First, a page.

In areas where the Knights of Labor were strongest they sometimes signed a written list of “rules and regulations” with an employers’ association, laying out a process to use arbitration to resolve all conflicts. Usually one or two pages long, the rules forbade all strikes and lockouts and established a joint board of arbitration to resolve all disputes. These boards were composed of an equal number of representatives from the union and the employers’ association, and had the authority to settle any dispute between workers and their employer in the factories covered by the agreement. In the event of a tie vote, each side was to select a disinterested person, those two would select a third person, and then the three of them would decide the matter at hand. Typically, they also provided for grievance committees and established a closed shop (or, as a compromise, permitted members to refuse to work with non-union co-workers).
These rules and regulations signed by the Knights of Labor have a great deal in common with twentieth-century union contracts, but there are some important differences. Perhaps most importantly, they had no expiration date – they were intended to last forever, to permanently end strikes and lockouts. They were much briefer and left most things specified in modern union contracts (including pay rates and working conditions) up to arbitration. There was no seniority and no dues checkoff. The Knights also had difficultly compelling their own members to abide by these terms. In 1886, in response to the failure of the Knights to suppress a wildcat shoe worker strike in Philadelphia, local shoe manufacturers locked out all of their employees for several weeks and then decided to arbitrate with a company union, on an open shop basis, rather than with the Knights – destroying the shoe workers’ union in the city.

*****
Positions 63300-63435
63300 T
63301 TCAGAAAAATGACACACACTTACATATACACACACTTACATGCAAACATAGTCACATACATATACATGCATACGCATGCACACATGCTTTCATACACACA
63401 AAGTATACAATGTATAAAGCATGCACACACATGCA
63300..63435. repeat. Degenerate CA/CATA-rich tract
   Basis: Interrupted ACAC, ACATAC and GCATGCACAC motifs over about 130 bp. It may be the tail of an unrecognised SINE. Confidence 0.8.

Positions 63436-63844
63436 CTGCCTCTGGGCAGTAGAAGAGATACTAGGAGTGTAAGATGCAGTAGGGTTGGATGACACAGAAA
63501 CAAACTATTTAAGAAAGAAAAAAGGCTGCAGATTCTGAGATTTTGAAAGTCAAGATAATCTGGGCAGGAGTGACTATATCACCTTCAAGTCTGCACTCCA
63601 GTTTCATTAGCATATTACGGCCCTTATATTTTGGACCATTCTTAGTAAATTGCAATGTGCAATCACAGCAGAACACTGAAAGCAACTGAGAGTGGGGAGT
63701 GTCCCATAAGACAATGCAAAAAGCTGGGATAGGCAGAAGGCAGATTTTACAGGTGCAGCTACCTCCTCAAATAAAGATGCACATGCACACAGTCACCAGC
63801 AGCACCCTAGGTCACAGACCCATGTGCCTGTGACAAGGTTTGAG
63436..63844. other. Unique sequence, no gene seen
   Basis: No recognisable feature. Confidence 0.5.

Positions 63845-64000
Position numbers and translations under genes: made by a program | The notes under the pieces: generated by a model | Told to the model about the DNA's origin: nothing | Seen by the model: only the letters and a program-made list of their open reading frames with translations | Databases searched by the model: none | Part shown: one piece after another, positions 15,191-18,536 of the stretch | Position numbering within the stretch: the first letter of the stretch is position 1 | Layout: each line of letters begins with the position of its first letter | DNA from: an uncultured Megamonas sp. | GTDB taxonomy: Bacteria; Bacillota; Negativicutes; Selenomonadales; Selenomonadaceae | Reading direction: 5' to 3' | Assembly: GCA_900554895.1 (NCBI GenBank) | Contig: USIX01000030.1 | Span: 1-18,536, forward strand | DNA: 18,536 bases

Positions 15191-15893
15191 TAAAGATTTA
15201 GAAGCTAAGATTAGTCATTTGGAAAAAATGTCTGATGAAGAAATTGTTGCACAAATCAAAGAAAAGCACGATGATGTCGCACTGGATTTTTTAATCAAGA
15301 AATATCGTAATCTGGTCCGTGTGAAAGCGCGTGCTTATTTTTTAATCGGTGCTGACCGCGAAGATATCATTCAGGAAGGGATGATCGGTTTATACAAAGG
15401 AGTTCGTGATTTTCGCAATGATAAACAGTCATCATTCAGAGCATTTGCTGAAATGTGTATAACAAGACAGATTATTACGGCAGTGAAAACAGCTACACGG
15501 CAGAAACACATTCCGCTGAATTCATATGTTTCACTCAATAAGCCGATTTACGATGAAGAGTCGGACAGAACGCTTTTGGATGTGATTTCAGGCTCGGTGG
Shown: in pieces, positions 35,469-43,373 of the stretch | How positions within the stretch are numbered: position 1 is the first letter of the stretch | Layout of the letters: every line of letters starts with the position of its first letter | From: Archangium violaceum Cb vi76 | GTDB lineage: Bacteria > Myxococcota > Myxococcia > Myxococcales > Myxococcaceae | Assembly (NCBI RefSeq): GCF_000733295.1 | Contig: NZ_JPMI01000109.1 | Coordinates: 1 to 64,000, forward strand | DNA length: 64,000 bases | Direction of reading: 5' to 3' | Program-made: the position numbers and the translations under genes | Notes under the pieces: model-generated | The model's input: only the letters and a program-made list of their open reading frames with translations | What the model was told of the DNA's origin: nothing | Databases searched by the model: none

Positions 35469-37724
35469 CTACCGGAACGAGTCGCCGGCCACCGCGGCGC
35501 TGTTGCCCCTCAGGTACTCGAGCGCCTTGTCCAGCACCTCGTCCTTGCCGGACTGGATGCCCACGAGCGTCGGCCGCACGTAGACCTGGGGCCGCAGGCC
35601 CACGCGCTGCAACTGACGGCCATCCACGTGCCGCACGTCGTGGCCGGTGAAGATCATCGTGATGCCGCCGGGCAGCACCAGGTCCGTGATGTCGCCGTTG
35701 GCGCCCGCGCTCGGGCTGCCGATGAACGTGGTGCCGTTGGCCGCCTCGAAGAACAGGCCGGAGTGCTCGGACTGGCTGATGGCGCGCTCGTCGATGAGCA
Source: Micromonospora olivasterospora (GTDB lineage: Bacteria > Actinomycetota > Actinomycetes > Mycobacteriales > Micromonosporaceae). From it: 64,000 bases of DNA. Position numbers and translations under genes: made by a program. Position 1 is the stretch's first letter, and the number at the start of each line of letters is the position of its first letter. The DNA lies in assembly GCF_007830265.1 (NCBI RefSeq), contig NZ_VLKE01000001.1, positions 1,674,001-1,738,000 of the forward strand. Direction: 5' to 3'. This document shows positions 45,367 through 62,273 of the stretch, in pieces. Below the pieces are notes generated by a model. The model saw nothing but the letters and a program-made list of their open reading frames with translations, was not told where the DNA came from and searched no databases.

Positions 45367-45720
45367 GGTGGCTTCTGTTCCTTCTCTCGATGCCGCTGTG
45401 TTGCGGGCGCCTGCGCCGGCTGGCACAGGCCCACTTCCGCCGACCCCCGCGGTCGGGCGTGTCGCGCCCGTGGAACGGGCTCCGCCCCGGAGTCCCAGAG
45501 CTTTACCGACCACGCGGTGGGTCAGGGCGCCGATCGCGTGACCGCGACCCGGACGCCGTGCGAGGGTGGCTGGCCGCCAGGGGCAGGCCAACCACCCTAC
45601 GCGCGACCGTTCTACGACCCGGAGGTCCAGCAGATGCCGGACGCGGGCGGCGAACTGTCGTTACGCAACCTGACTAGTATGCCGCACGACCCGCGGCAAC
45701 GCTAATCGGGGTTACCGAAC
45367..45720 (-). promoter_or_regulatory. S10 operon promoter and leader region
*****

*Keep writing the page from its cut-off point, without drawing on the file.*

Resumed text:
Initially, the Knights of Labor were larger than the trade unions and they grew rapidly until 1886, becoming larger than any previous labor union in North America. From 1886-1890, employers founded a series of employer associations that led a counter-offensive against the Knights which managed to destroy the union with a series of lockouts, aided by state violence and the backlash against organized labor after the Haymarket affair. The newly founded, and more conservative, American Federation of Labor then took the Knights’ place as the largest labor union in the country. The reluctance of the Order’s national leadership to authorize strikes did not save the union from being targeted and destroyed by employers.
The early twentieth century: progressive employers embrace contracts